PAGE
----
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Humanitarianism in a Post-Liberal World Order
Stephen Hopgood

scale of human suffering remains prodigious and that for as much good as they do, humanitarians frequently do little in terms of a net reduction in suffering and misery (think Haiti, Syria, Somalia, DRC, Myanmar, Sri Lanka, South Sudan). Much suffering – private violence, civil and gang wars, state predation, poverty, insecurity – is untouched by humanitarian intervention of any kind, yet this is everyday reality for billions of people. One function of the entire humanitarian enterprise might be to obscure root causes and allow those who, en

Journal of Humanitarian Affairs
Raymond Hinnebusch

, an American attempt to secure global hegemony that was intimately connected to a struggle over the international oil market. Finally, despite the grave issues at stake, it was the peculiarities of the policy process inside the two main protagonist states that made a violent resolution of the conflict unavoidable. Without the interaction of all these levels, there would have been no second Gulf War. Level one: formation of a ‘war state’ Saddam’s Hussein’s decision to invade Kuwait provoked the second Gulf War but this was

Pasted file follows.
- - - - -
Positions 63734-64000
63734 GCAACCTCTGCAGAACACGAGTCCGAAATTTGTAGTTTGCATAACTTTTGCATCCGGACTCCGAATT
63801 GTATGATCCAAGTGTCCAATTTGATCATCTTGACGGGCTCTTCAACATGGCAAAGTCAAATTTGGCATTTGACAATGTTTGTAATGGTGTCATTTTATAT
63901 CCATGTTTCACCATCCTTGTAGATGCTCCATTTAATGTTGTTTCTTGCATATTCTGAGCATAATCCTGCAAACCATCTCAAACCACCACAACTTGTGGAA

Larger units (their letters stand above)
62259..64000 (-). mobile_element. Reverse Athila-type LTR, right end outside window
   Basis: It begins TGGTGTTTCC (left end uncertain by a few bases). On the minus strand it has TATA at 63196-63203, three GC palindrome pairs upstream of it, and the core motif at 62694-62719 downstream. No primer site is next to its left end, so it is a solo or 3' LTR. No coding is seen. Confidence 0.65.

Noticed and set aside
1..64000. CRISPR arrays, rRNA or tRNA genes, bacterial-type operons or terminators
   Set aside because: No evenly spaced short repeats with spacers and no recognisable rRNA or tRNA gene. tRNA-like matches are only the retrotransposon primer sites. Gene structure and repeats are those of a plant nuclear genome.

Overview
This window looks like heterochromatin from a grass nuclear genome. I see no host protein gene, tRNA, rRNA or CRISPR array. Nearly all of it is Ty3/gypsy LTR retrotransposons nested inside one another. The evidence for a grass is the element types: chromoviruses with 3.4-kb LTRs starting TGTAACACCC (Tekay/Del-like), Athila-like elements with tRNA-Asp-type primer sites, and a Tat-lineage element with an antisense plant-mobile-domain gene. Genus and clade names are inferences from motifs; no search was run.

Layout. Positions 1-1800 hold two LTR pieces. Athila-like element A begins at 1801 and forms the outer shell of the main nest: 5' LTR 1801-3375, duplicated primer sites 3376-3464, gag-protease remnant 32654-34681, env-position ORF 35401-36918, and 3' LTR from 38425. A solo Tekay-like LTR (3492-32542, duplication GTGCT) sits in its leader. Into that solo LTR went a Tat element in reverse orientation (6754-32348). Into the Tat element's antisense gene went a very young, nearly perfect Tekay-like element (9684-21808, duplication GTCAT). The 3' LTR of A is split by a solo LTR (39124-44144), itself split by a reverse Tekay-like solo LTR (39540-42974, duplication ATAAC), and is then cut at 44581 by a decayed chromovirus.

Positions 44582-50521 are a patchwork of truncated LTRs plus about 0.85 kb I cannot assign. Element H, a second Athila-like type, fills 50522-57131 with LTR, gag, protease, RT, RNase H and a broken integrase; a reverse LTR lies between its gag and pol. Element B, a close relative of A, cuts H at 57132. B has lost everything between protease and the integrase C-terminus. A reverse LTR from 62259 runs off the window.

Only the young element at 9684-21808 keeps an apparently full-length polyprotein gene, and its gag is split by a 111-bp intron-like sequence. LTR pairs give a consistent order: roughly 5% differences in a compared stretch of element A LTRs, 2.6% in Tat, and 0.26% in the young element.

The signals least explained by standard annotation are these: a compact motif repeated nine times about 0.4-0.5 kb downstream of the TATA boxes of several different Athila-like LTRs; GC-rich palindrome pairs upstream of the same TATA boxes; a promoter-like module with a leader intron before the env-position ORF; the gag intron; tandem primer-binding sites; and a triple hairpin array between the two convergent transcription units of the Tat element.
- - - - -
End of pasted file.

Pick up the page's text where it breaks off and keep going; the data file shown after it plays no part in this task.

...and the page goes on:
in The international politics of the Middle East
Marta Iñiguez de Heredia

this is part of a continuing process, the dynamic of fostering informal governance arrangements has generated a cohabited context of citizens and military, exposing the inextricable relationships between war, state-making and resistance. N OTES 1 For an overview of academic debates see: (Autesserre 2012a; Cuvelier, Vlassenroot, and Olin 2014; Turner 2007 Ch. 1). 2 Its latest mandate was extended until August 2016 (UN Security Council 2015). 3 A more general overview can be found in Pugh (2005); Williams (2008); World Bank (1997; 2007; 2012a). 4 E.g., ex

in Everyday resistance, peacebuilding and state-making